To monitor directly the effects of sumoylation on the dynamic localization of Hipk, we performed immunostaining experiments using an HA antibody that detects an HA-tagged Hipk protein. Fig. 9B (upper panels) shows that Hipk is ubiquitously expressed with a primary localization in the nucleus, a pattern resembling the subcellular localization of Smt3 (Talamillo et al., 2008). The nuclear accumulation of Hipk is in agreement with its reported activity of interacting with other transcriptional regulators (Choi et al., 2005; Zhang et al., 2003). To further evaluate the effect of sumoylation on Hipk localization, we conducted immunostaining of HA-tagged Hipk proteins on endogenous Drosophila tissues and in vitro cultured Drosophila S2 cells. In the case of Smt3 knockdown, the amount of nuclear Hipk was significantly reduced when compared with the wild-type control (Fig. 9B, Hipk-HA, lower panels; also see Fig. 9A, nuclear fraction). Meanwhile, a noticeable increase of the Hipk signals was detected in the cytoplasmic fraction upon the perturbation of sumoylation pathway by Smt3 depletion (Fig. 9B, Hipk-HA, lower panels; also see Fig. 9A, cytosolic fraction). The nucleus-to-cytoplasm translocation of Hipk induced by the impairment of the sumoylation pathway was further confirmed by experiments in Drosophila S2 cells (see Fig. S7 in the supplementary material). Together, our fractionation and immunostaining results suggest a role of the sumoylation pathway in regulating the subcellular localization of Hipk.
Sumoylation is a post-translational modification that regulates multiple biological activities by modifying a variety of different substrates. In this study, we show that tissue-specific perturbation of the sumoylation pathway activates the JNK signaling pathway. In particular, knockdown of the Drosophila SUMO gene smt3 recapitulates several key gain-of-function features of the JNK pathway, including apoptosis and wg ectopic expression. These results suggest that sumoylation plays a crucial role in regulating JNK signaling. Further experiments demonstrate that Hipk is responsible for Smt3 depletion-induced JNK activation. Our experiments show that Hipk itself is sumoylated (Fig. 8) and that its nuclear localization is dependent on the sumoylation pathway (Fig. 9). Based on these findings, we propose a model in which Hipk is normally kept in the nucleus, but a compromised sumoylation pathway (such as that produced by depletion of Smt3) allows some Hipk molecules to translocate to the cytoplasm and activate the JNK signaling pathway.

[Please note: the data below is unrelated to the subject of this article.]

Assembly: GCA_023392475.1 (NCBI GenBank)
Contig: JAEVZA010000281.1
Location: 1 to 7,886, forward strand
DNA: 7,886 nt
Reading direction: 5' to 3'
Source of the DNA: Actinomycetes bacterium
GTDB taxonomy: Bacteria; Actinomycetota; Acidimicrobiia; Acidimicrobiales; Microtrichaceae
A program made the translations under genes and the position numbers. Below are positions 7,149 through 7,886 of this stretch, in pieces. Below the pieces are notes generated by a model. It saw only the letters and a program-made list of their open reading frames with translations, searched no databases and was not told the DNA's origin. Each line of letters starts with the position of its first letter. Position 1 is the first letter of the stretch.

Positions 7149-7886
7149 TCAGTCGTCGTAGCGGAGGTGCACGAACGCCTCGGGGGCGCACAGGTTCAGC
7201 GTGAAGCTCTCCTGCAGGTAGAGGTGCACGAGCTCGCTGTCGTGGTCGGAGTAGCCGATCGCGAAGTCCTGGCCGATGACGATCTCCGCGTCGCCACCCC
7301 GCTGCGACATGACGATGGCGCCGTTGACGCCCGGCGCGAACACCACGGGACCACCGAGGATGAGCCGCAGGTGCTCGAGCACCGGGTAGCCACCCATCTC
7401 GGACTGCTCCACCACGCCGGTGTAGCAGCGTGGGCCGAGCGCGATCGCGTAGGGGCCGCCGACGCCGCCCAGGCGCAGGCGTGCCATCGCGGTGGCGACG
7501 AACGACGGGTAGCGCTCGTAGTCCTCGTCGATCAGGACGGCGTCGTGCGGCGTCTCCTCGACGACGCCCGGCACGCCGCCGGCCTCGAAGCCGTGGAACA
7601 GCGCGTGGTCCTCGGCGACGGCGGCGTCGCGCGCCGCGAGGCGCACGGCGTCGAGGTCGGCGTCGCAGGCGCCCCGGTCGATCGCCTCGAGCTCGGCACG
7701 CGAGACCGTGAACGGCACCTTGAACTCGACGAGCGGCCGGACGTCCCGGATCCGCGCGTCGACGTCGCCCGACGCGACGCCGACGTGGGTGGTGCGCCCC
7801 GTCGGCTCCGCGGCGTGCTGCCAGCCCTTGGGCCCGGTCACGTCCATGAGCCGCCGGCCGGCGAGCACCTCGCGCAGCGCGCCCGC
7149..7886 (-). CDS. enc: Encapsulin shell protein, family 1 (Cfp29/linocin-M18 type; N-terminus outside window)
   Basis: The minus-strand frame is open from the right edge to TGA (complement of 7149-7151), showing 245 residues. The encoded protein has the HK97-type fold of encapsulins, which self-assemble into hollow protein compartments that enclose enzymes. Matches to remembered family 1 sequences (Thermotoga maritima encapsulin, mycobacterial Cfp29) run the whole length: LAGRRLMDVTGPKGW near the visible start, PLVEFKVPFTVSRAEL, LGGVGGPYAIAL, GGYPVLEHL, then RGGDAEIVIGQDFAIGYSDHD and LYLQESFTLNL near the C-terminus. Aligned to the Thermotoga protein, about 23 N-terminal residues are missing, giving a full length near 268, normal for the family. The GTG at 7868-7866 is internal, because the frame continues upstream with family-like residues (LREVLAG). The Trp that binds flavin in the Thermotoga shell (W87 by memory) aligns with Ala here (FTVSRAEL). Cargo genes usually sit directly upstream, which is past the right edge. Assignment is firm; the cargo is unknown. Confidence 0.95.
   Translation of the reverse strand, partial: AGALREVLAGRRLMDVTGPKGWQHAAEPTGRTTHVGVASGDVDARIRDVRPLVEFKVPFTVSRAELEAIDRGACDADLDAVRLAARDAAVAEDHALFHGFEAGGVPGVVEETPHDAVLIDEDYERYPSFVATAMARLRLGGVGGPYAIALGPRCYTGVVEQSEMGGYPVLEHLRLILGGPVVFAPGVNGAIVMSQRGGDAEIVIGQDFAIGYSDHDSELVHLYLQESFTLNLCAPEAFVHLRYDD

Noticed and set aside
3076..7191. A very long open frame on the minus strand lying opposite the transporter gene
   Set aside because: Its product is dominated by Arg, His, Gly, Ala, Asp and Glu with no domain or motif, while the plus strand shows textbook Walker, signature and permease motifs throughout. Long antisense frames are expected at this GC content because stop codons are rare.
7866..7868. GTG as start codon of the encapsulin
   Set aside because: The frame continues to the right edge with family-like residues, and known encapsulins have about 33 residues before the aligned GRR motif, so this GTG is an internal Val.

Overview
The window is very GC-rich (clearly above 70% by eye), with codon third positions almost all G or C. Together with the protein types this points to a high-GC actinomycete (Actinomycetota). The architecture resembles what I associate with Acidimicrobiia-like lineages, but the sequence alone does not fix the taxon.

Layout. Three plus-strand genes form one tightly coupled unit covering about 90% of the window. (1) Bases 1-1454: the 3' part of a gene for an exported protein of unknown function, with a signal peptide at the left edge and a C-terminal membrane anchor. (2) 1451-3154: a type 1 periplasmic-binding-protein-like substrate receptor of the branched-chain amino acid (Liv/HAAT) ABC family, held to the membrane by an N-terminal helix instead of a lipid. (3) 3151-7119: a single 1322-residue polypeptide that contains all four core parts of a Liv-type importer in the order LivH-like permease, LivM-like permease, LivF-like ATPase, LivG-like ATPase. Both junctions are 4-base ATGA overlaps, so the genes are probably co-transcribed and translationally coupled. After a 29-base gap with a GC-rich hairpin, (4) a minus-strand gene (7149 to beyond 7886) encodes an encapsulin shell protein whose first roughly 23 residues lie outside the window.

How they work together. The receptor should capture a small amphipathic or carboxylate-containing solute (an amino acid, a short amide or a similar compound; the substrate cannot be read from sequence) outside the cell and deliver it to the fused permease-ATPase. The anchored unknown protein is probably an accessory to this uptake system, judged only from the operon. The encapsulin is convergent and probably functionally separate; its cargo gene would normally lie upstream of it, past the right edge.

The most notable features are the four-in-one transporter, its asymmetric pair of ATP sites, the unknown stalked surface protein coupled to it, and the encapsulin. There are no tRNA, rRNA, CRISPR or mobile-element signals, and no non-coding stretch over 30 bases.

Sumoylation regulates the biological activities of its substrates through several distinct mechanisms. These mechanisms include altering subcellular localization of its substrate proteins and/or molecular shuttling between the nucleus and the cytoplasm (Ishov et al., 1999; Li et al., 2005), mediating protein-protein interactions (Muller et al., 1998), locking its substrates in a particular conformational state (i.e. active or inactive) (Girdwood et al., 2004) or altering protein stability and clearance (Zhang et al., 2003). Our study highlights the importance of sumoylation-dependent subcellular localization of Hipk in regulating its biological activities. We propose that sumoylation normally restricts Hipk to the nucleus and facilitates the execution of its nuclear functions, such as interaction with and phosphorylation of transcriptional co-repressors (Choi et al., 2005; Ecsedy et al., 2003; Zhang et al., 2003). However, unsumoylated or desumoylated Hipk becomes accessible to the cytoplasm for executing its cytoplasmic function(s). As shown in our study, one such cytoplasmic function of Hipk is to modulate the JNK signaling pathway.